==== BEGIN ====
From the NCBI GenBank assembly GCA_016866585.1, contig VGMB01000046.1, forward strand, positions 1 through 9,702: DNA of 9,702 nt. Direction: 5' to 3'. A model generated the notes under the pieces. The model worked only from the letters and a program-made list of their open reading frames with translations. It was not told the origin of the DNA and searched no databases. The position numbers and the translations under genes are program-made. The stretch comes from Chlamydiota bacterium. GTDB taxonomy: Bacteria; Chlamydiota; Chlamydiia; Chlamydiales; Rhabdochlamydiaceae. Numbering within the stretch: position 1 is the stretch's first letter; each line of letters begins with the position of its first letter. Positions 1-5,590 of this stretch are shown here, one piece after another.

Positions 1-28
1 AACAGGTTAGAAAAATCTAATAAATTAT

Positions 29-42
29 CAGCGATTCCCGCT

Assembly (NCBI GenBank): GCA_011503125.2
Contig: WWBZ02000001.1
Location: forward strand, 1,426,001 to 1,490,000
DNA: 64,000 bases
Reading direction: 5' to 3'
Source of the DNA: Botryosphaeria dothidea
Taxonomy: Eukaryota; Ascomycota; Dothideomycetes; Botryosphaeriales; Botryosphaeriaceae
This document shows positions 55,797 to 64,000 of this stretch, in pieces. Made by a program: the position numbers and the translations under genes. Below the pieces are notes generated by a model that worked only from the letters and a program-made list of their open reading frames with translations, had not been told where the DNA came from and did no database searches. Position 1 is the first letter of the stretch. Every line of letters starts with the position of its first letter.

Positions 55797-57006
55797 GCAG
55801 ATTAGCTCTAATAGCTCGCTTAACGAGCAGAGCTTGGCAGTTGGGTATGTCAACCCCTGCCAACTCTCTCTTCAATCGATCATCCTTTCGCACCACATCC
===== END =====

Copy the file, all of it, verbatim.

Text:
From the NCBI GenBank assembly GCA_016866585.1, contig VGMB01000046.1, forward strand, positions 1 through 9,702: DNA of 9,702 nt. Direction: 5' to 3'. A model generated the notes under the pieces. The model worked only from the letters and a program-made list of their open reading frames with translations. It was not told the origin of the DNA and searched no databases. The position numbers and the translations under genes are program-made. The stretch comes from Chlamydiota bacterium. GTDB taxonomy: Bacteria; Chlamydiota; Chlamydiia; Chlamydiales; Rhabdochlamydiaceae. Numbering within the stretch: position 1 is the stretch's first letter; each line of letters begins with the position of its first letter. Positions 1-5,590 of this stretch are shown here, one piece after another.

Positions 1-28
1 AACAGGTTAGAAAAATCTAATAAATTAT

Positions 29-42
29 CAGCGATTCCCGCT

Assembly (NCBI GenBank): GCA_011503125.2
Contig: WWBZ02000001.1
Location: forward strand, 1,426,001 to 1,490,000
DNA: 64,000 bases
Reading direction: 5' to 3'
Source of the DNA: Botryosphaeria dothidea
Taxonomy: Eukaryota; Ascomycota; Dothideomycetes; Botryosphaeriales; Botryosphaeriaceae
This document shows positions 55,797 to 64,000 of this stretch, in pieces. Made by a program: the position numbers and the translations under genes. Below the pieces are notes generated by a model that worked only from the letters and a program-made list of their open reading frames with translations, had not been told where the DNA came from and did no database searches. Position 1 is the first letter of the stretch. Every line of letters starts with the position of its first letter.

Positions 55797-57006
55797 GCAG
55801 ATTAGCTCTAATAGCTCGCTTAACGAGCAGAGCTTGGCAGTTGGGTATGTCAACCCCTGCCAACTCTCTCTTCAATCGATCATCCTTTCGCACCACATCC